Yodo-Gimi

The name of lawful wife of Toyotomi Hideyoshi is Nene.  She was a very smart and a sensible person but not high born.  She was respected by everybody, including Tokugawa Ieyasu.  Even Hideyoshi often asked her opinion on political matters.  Hideyoshi was greatly helped by her to climb up his ranks.  Nene could not bear a child.  As powerful as Toyotomi Hideyoshi, he went around different women everywhere hoping to get his heir, but none of them could have any child with Hideyoshji.  Yodo-Gimi was the only person who had Hideyoshi’s child.  Nobody knows exactly who was the real father, but the speculation indicated several person, one of them is Ishida Mitsunari. 

 

62 Yodo Gimi

伝 淀殿画像(It is said to be a portrait of Yodo-Dono but no evidence), owned by Nara Museum of Art         Drawn in 17th-century     public Domain:  from Wikimedia Commons, the free media repository.

62 Kodai-in_Nene_cropped
Nene (Kodai-In), Toyotomi Hideyoshi’s lawful wife.  Public domain from Wikimedia, owned by Kodai-Ji

 

References

Kamurai.itspy.com/nobunaga/oosaka.html

www.thoughtco.com/toyoomi-hideyoshi-195660 

senjp.com/sekigahara

 

 

60| Second Part of —24|Sengoku Period Sword

This chapter is a detailed part of Chapter 24.  Please read Chapter 24|Sengoku Period Sword(戦国時代) before start reading this chapter.

During the Sengoku Period, MinoDen group and Bizen Osafune group was the main sword makers.  Because of almost 100 years of the Warring States period, all the Daimyo needed a large number of swords.  If a supplier is closer, that is even better.  Mino area could be reached from many Sengoku Daimyo conveniently because of its location.  Mino swords smiths existed since the Heian period and the Kamakura period.  Mino became the busiest sword making area around the Muromachi and the Sengoku period.   Shizu group and Tegai group from Yamato area, and many swordsmiths from Yamashiro (Kyoto) moved to Mino area.  Mino-Den, Shizu Kaneuji (志津兼氏) from the Kamakura period is one of the Masamune Juttetsu (正宗十哲)*.  Their swords are very practical swords for the Warring Stated period.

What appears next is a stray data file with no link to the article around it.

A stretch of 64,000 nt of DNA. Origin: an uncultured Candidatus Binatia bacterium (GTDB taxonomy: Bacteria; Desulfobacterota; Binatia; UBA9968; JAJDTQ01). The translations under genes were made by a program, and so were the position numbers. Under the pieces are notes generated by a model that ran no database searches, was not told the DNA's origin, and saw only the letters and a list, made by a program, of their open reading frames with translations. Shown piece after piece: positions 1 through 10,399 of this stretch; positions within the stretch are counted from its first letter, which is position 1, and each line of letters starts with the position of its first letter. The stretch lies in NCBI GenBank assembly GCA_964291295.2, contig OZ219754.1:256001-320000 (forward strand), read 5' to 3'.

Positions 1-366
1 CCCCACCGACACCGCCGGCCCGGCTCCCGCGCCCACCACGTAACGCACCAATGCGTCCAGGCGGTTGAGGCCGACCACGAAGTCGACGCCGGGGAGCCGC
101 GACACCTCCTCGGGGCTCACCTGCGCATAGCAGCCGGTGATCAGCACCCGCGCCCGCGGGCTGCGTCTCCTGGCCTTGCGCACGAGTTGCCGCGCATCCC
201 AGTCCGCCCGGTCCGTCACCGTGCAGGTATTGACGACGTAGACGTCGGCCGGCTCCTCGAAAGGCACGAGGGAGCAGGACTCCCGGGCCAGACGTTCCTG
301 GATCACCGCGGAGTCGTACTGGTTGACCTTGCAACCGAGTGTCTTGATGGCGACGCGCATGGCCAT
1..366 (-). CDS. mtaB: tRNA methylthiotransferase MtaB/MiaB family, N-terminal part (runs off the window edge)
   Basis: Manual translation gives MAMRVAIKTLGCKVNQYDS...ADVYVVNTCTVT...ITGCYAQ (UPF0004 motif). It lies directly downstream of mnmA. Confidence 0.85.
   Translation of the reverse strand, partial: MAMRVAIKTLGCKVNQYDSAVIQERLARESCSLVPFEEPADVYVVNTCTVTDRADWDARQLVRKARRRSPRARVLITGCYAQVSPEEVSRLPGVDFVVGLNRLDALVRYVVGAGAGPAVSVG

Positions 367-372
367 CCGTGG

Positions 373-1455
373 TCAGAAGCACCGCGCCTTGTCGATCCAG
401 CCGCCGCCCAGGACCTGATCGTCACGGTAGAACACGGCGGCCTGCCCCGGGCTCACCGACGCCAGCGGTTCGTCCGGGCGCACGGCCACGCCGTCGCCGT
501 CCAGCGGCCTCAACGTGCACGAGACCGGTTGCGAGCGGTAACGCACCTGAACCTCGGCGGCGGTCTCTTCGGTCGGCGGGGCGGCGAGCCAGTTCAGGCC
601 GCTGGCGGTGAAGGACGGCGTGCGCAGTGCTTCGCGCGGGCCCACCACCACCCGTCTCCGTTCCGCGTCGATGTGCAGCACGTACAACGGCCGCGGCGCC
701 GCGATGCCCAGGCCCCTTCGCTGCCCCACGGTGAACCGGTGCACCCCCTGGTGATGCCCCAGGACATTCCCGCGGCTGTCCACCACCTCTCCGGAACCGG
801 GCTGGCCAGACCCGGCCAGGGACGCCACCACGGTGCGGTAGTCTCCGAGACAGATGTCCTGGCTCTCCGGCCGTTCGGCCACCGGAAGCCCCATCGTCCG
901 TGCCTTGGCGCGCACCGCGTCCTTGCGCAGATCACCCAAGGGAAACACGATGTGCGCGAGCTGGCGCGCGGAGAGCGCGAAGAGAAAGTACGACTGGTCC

60-mino-map.jpg

*Masamune Juttetsu (正宗十哲) —–strictly meaning, top 10  Masamune students but often it means top swordsmiths.

Three examples of Sengoku Period sword

Every sword is different.  Even the sword made by the same swordsmith is different.  Please refer to the basic common characteristic of the sword made during the Sengoku period, 24 Sengoku Period Sword.

 

60-sukesada-photo-e1563148031935.jpg 60 Sukesada illustration

Bizen Osafune Yosozaemon Sukesada (備前国住長船与三左衛門尉祐定) from Sano Museum Catalog

Common Sengoku Period characteristic that shows on the sword above.

Hamon is Kani-no-Tsume (crab claw shape).  This type of hamon never appeared Heian, Kamakura, Nanbokucho period.  This type of Hamon is a deciding point of the Sengoku time.  Marudome-Hi (round end groove) often appear on Bizen Den sword of Sengoku period.  Wide tempered area.  Midare-komi Boshi, with turn back deep and stop sharp.  Hamon is Nioi base.  Bizen does Nioi mostly with some exception.

60 Kanesada photo  60 kanesada illustration

Izuminokami Fujiwara Kanesada (和泉守藤原兼定) from Sano Museum Catalog

Common Sengoku Period characteristic that shows on the sword above

The last letter of Kanji of this swordsmith is not ”定”, instead “宀” and “之”.  But my computer does not have one.  To distinguish from the other Kanesada (兼定), we call “宀 “ and “之 “, Nosada (のさだ) Izuminokami Fujiwara Kanesada is the top sword smith of Mino-Den at this time.  The shape of the sword is the typical Sengoku sword.  Shallow curvature, Chu-gissaki (medium Kissaki), pointed gunome Hamon.  The width of the Hamon is wide and narrow.  Often, Nosada and other Mino-Den have woodgrain on Ji-Hada with Masame mixed.  Nioi base with coarse Nie mixed.

 

60 Norimitsu photo  60-norimitsu-illustraton.jpg

Bizen Osafune NorimitsTu (備前長船法光)   from Sano Museum Catalog

The common Sengoku period characteristic that shows on the sword above

Shallow curvature.  This style of sword including the shallow curvature  (the degree in which the sword turns), the width of the blade and the sturdy look is very typical of Sengoku period.  Marudome-Hi.  Pointed Hamon called Togari-Ba ( 尖り刃).  Nioi base mixed with Nie.  Slight Masame and wood grain on Ji-Hada.

57|Part 2 of —– 21|Muromachi Period History (室町時代) 1393-1467


This is the continued chapter of 21 Muromachi Periods History Please read chapter 21 before this chapter one more time.